Feelings and emotions are tough to understand in humans, let alone other animals.
But if you’ve spent any quality time for your leopard gecko, it can certainly appear like they have some feelings and emotions. After all, they seem to enjoy food and dislike certain things, right?
Do leopard geckos really have feelings and emotions?
Leopard geckos likely experience very basic emotions and feelings like aggression, fear, and pleasure. It’s not uncommon to see leopard geckos startled by something which can trigger feelings like fear and aggression. Enjoyable food or even petting could trigger pleasurable feelings and emotions but it can be much more difficult to identify positive emotions.
However, it’s worth emphasizing that these feelings aren’t the same as what humans experience and you can’t expect your leopard gecko to feel happiness in the same way that you might. As asocial and relatively simple creatures, more complex emotions like shame and guilt are not something that leopard geckos can feel. But simple feelings and emotions are well within the realm of possibility.
Let’s take a closer look at what we know about leopard gecko feelings and emotions.
How Do We Know That Leopard Geckos Have Feelings and Emotions?
There’s a great deal of debate around whether leopard geckos and their reptile relatives have feelings and emotions. Some experts suggest that leopard geckos aren’t intelligent enough to experience something as complex as emotion while others insist that reptiles can experience basic emotions like fear and pleasure.
While leopard geckos certainly aren’t known for being smart or intelligent, the connection between brainpower and feelings is quite unclear. Some researchers have even suggested that honeybees can experience something like emotion, at least based on chemical findings, so it’s hard to imagine that other creatures with larger brains can’t experience something similar.
But that still doesn’t make it any easier to measure and when it comes to feelings like happiness and joy, it’s an especially difficult question. Unfortunately, it’s a lot easier to see negative feelings like stress and anxiety in reptiles. Said another way, it’s usually easy to see when a leopard gecko is stressed or anxious but sensing their pleasure and contentment is much harder.
This was confirmed by researchers who conducted a deep dive into the scientific literature around reptiles. They found that “The scientific literature shows us that the capacity for reptiles to feel pain, stress, fear, and anxiety is accepted and utilized in scientific studies.” But what’s missing from studies are comments on a reptile’s ability to feel pleasure.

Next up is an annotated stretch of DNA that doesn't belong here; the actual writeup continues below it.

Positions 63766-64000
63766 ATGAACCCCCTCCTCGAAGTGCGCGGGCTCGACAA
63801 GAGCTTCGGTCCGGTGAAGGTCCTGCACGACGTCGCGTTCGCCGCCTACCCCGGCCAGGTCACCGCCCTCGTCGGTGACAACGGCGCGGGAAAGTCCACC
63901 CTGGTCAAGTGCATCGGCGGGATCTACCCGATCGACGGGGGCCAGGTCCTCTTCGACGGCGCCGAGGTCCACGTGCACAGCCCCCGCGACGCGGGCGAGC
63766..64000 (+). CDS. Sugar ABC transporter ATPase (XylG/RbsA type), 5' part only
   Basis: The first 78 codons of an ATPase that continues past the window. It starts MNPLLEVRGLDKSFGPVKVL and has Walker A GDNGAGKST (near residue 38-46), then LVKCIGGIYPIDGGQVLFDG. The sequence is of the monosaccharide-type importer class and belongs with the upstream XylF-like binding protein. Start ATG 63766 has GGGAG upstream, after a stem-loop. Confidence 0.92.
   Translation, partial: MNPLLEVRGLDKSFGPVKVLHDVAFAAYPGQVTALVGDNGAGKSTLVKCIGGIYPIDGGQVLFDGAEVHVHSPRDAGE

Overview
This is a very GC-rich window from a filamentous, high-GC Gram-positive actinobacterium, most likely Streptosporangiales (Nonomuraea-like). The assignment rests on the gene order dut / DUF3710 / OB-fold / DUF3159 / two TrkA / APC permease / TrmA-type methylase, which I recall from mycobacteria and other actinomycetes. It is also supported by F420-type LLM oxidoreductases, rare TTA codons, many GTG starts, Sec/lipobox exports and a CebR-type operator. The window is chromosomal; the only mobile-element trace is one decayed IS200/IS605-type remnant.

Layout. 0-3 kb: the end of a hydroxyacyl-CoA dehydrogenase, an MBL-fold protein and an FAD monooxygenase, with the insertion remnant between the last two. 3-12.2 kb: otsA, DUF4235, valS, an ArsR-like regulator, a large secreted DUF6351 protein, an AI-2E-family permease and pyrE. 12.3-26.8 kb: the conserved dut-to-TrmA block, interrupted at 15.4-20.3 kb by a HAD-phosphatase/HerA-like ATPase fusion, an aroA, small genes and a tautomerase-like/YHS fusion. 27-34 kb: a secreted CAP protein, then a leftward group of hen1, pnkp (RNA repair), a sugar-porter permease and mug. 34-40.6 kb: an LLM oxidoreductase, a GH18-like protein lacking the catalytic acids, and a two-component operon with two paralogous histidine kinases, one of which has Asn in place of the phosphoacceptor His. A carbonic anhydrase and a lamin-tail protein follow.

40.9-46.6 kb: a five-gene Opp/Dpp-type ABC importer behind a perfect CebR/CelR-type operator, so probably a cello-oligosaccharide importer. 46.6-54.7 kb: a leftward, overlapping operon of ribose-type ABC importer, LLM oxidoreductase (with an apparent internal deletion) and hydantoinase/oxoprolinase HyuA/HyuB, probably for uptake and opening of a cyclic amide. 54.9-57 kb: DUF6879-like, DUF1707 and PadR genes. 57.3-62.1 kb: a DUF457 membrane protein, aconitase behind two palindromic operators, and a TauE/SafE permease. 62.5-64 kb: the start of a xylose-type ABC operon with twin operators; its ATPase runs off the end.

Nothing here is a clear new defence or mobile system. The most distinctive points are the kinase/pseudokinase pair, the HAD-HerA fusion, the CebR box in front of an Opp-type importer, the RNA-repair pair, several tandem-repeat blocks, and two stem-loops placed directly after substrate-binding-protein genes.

Most herpers would agree that it’s easy to spot a leopard gecko that’s feeling anxious, scared, or stressed. But when it comes to happiness it can be more difficult to tell. We can look for behaviors like approaching us or staying for petting but beyond that it’s hard to gauge what’s going on.
But what we do know, is that reptiles and other species have been found to experience fear, stress and anxiety which strongly suggests that leopard geckos do as well.
How To Tell The Difference Between Instinct and Emotions
Those that don’t think leopard geckos have emotions or feelings will usually suggest that these reptiles are fueled by instinct and little else.
As an observer, it can be quite difficult to make a distinction but the first step is defining the difference. Most folks would agree that instincts are part of internal drives for basic requirements while emotions are a response to something external.
The drive for your leopard gecko to eat a mealworm is an instinct but the feeling of pleasure after a full belly is an emotion or feeling. While both are hard to measure, there are established connections between some chemicals and certain emotions which can help us understand what’s going on.
It’s also important that point out that they’re closely connected and can sometimes reinforce each other. In other words, emotions can come after instinct. So while leopard geckos may be motivated by instinct to eat, emotion can still follow.
Once again, it’s much easier to see when it comes to negative emotions, and observing stress or fear in a leopard gecko is pretty straightforward. Instinct is absolutely a part of a fear response but chemical signals suggest that something similar to emotion is going on too!
There’s a lot of debate on both sides of the leopard gecko and emotions debate. Of course, it’s impossible to really know what’s going on inside those little leo heads, but based on expert opinion and thousands of studies, it seems likely that feelings and emotions related to stress are possible in leopard geckos.
What’s not so clear-cut are positive emotions like happiness and pleasure. Even though there aren’t as many studies available, especially those specific to leopard geckos, it does appear that these feelings are possible for leopard geckos too.
What do you think? Do you think your leopard gecko is experiencing emotion or feelings? Which ones?